“Whenever I bring up the fine tuning argument and the constants of the universe in a conversation with my husband, he asks if the constants could have been different. I never fully understood what he really wanted to know. But I googled a bit to try and figure out what he really wants to know, and it seems as if it has something to do with “top-down cosmology”. According to Stephen Hawking: ” it is inevitable that we find our Universe’s “fine-tuned” physical constants, as the current Universe “selects” only those past histories that led to the present conditions”. He seems to be saying that the constants aren’t fine tuned because it could not have been different. Therefore, no fine tuning argument. I don’t know how to answer him to this. I hope this makes sense :)” – Jana B.
Thanks for the great question! I should say, I’m so glad to see you’re engaging your husband with substantive dialogue on God’s existence. We’ll keep praying for you and him! Jana, I think your question could be boiled down to this: In light of Stephen Hawking’s “top down cosmology”, are the physical constants the way they are necessarily, and thus not fine-tuned after all? The short answer is no, and I’ll explain.
In the book The Grand Design (which is currently holding up an uneven coffee table leg in my living room) Hawking argues against the typical way of trying to understand the universe. That is the “usual assumption in cosmology is that the universe has a single definite history.” This is what Hawking and co-author Leonard Mlodinow describe as the “bottom-up” approach to cosmology. The “bottom-up” approach trades on our everyday experience of cause and effect: A causes B causes C and so on. For example, both sets of your grandparents fall in love and give birth to your parents who fall in love and give birth to you. But what Hawking and Mlodinow are suggesting flips causality and ends up with the absurd claim, “We create history by our observation, rather than history creating us.” This isn’t just the anthropic principle, this is some kind of silly, anthropic divinity principle.
Much of this trades on a novel interpretation of quantum mechanics that says a subatomic particle takes all possible paths as it travels from one point to another. But this theory of simultaneous particle paths (posited by Richard Feynman) doesn’t suggest that the particle is actually everywhere at once. It’s just a way of making the math work at the quantum level. So, when Hawking and Mlodinow try to suggest that history is like the subatomic particle, they’re taking a leap that could clear the Sears Tower.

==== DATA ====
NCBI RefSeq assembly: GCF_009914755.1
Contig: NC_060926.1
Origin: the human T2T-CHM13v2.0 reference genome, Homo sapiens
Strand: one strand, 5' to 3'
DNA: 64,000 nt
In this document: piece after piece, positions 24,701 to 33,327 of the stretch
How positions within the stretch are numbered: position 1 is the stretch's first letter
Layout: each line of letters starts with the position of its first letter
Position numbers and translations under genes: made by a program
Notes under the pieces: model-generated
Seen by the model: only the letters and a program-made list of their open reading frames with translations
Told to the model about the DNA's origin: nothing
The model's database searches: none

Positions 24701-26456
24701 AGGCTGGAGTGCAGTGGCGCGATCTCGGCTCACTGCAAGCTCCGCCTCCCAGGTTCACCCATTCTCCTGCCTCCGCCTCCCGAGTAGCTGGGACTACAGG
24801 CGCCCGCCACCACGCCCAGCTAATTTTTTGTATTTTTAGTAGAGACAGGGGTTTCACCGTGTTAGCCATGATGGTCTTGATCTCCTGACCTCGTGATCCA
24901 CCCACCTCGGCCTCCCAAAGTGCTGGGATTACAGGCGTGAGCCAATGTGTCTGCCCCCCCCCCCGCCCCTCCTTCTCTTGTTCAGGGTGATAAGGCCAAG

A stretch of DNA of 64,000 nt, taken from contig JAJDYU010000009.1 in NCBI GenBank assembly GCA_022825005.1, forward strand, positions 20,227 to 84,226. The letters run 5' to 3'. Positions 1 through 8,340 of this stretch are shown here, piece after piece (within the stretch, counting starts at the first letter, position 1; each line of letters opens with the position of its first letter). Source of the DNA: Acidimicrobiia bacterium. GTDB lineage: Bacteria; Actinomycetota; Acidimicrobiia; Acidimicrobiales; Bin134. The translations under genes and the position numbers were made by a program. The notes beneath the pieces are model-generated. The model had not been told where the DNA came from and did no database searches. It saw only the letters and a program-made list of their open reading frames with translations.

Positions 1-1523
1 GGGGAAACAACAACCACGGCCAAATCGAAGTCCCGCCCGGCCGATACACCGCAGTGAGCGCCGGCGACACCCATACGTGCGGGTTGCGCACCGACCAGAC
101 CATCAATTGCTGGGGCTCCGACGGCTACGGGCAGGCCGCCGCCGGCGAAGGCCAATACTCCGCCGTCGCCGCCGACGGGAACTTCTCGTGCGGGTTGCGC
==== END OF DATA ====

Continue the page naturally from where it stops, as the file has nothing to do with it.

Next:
All of this is really to show that Hawking’s “top down cosmology” is an assertion that is lacking serious evidence to support it. Not only that but you have to deny your everyday experience of causality in order to affirm it! So, when Hawking argues that the constants are inevitable because the universe selects past histories that lead to the present, he shouldn’t be taken seriously. By the way, this is the same Hawking that once marveled at the precise fine-tuning of the universe in A Brief History of Time.
If I were in a conversation with your husband I’d ask him, “If you agree with Hawking’s “top down” approach then you must deny causality. Are you ready to do that?” And then let him wrestle with that.
Once we realize that Hawking’s theory is absurd and return to the so-called “bottom up” approach, we see that the constants certainly could have been different and, thus, not life permitting. For example, if the force of gravity had been slightly stronger in the universe’s initial conditions, there would have been a Big Crunch following the Big Bang and life would never have formed. Or if the force of gravity had been slightly weaker, then the atoms in the universe would never have come together to form stars and galaxies. No stars, no sun, no life on Earth. The fact that the constants are not necessary have been so widely acknowledged by folks like John Barrow, Frank Tipler, Paul Davies, Michael Turner, even Carl Sagan, I would argue that it’s controversial to claim that they are necessary.
 Stephen Hawking and Leonard Mlodinow, The Grand Design (New York: Bantam Books, 2010), 139.